Calculus, by Sue Lawty, 2m x 3m, natural stone on gesso. photo by John Coombes
Taking Time: Craft and the Slow Revolution, opens February 12th at the Plymouth City Museum and Art Gallery and runs through April 9, 2011. The exhibition, which was curated by artist Helen Carnac for Craftspace, “considers how the practice of contemporary craft making embraces similar values and philosophies to those supported by the Slow Movement. Both think through where things are made, by whom and the importance of provenance. They ask us to slow down, perhaps not literally but certainly philosophically, and to reflect on other and perhaps more thoughtful ways of doing things.” Taking Time features 19 international artists, makers and designers, including Sue Lawty, Matthew Harris, Heidrun Schimmel and Sonya Clark, whose making practice and work connects with these ideas. In different and sometimes overlapping ways they examine the world through making and in places quietly ask questions about global and local conditions that we find ourselves in today. The exhibition aims to show that contemporary craft practice and its methodologies can generate a modern and timely response to current social debates.
Sue Lawty provided in-progress images and described the process of making of Calculus, her work large and meticulously crafted work for the Taking Time exhibition on her V&A blog http://www.vam.ac.uk/vastatic/microsites/1395_lawty/wordpress last January. In making the work, she wrote, “hundreds and thousands of decisions were wrestled and questioned in researching, collecting, sorting, selecting, organising, ordering, laying out, composing… The process is by its nature, a meditative and slow affair. I found myself considering how each tiny found fragment of rock laid out in each single row, echoed the minute subtle nuances and individualities embedded in all the rows of all the fragments of woven cloth I’d encountered in the V&A stores. Each unique mark and decision of infinitesimal difference subscribing to the language of the whole.”
The Plymouth City Museum and Art Gallery was home to another fascinating installation, Labelled, by Dail Behennah, from February 2009 to May 2010 http://www.plymouth.gov.uk/lookingin_lookingout.pdf.
Labelled was made of 490 suspended enamel labels, hung in three layers forming a circle over 2m wide. Each enamel was printed with a label from natural history specimens within the Museum’s collections. These specimens were collected and intended for study. The labels were written by curators and collectors over the centuries and record various details about the specimens. One of the core aims of Labelled was to provoke viewers into thinking about why we collect and what can be learned from these specimens. The collections have a genuine scientific importance and are studied to help understand species and habitats in the past as well as in the present. The glittering enamels Behennah used reflected the preciousness of the natural world and different species. The circle was punctuated by red labels, which indicated an endangered or extinct species and reminded viewers of the fragility of the natural world.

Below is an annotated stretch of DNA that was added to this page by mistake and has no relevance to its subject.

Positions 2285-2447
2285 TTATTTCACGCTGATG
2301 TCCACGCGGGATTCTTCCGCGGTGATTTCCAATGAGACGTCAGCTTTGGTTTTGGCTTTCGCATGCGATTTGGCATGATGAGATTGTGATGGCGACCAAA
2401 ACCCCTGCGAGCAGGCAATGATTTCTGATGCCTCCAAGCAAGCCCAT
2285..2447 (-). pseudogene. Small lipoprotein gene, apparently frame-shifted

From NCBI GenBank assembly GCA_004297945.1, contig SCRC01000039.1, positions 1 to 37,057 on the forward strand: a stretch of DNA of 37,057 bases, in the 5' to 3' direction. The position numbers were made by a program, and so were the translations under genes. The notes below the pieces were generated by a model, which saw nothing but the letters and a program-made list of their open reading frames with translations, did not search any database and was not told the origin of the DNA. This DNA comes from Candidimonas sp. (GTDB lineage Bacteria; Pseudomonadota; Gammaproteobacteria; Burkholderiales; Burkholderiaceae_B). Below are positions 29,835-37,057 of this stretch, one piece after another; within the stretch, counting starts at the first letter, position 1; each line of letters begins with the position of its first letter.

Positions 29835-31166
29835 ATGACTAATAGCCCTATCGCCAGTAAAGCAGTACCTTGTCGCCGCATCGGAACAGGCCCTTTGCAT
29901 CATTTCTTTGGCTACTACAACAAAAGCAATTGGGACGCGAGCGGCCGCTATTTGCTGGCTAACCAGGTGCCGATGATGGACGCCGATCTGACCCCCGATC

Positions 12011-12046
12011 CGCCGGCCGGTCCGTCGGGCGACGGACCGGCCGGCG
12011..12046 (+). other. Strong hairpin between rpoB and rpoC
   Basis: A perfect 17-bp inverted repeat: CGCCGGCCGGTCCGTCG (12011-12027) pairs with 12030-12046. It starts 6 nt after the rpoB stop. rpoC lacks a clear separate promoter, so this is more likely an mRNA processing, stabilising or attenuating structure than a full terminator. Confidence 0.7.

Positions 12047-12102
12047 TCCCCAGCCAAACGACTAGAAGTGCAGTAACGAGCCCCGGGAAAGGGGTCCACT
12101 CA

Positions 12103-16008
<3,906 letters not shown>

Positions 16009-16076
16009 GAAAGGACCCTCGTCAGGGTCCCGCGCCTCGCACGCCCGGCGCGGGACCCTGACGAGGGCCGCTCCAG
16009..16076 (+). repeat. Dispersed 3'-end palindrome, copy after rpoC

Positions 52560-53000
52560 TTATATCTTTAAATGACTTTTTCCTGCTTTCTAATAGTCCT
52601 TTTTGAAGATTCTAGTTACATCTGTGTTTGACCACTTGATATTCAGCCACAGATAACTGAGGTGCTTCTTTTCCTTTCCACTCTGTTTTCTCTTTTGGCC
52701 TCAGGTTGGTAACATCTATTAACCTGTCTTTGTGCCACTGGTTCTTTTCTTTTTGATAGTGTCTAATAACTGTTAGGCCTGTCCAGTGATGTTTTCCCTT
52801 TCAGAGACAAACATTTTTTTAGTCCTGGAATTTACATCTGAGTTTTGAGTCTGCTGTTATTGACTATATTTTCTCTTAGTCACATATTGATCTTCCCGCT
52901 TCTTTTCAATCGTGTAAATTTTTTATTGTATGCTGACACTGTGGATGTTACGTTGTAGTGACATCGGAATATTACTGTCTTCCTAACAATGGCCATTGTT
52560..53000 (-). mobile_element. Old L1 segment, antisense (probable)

Behennah says she was always interested in the idea of the collector’s cabinet which aimed to collect and preserve knowledge. “Without natural history collections in museums, and their associated information, we would not know which species are threatened, on the verge of extinction or already extinct,” says Behennah. “Some, such as the dodo and passenger pigeon, may live on in folklore, but species of insignificant-looking insects or fish can disappear without trace if they have not already been recorded, classified and labelled by collectors in the past, and preserved in museums today.” It was Behennah’s hope that the installation would engender debate about museums and their role, as well as debates surrounding species diversity and conservation. “These are important topics,” Behennah notes, “especially now that we are appearing to witness climate change and habitat movement and reduction.” The Museum’s website still includes additional information, including and interview with Behennah, images of the installation process and some of the specimens and more. http://www.plymouth.gov.uk/lookingin_lookingout.pdf
An example of an enamel label, of the sort Dail Behennah prepared for her installation work, Labelled. A large part of the value of a museum is contained in its labelling and scholarship, a fact that is generally not acknowledged. Each of the 490 enamels in Labelled is printed with a label from natural history specimens within the Plymouth City Museum’s collections.
The Plymouth City Museum and Art Gallery is at Drake Circus, Plymouth, PL4 8AJ.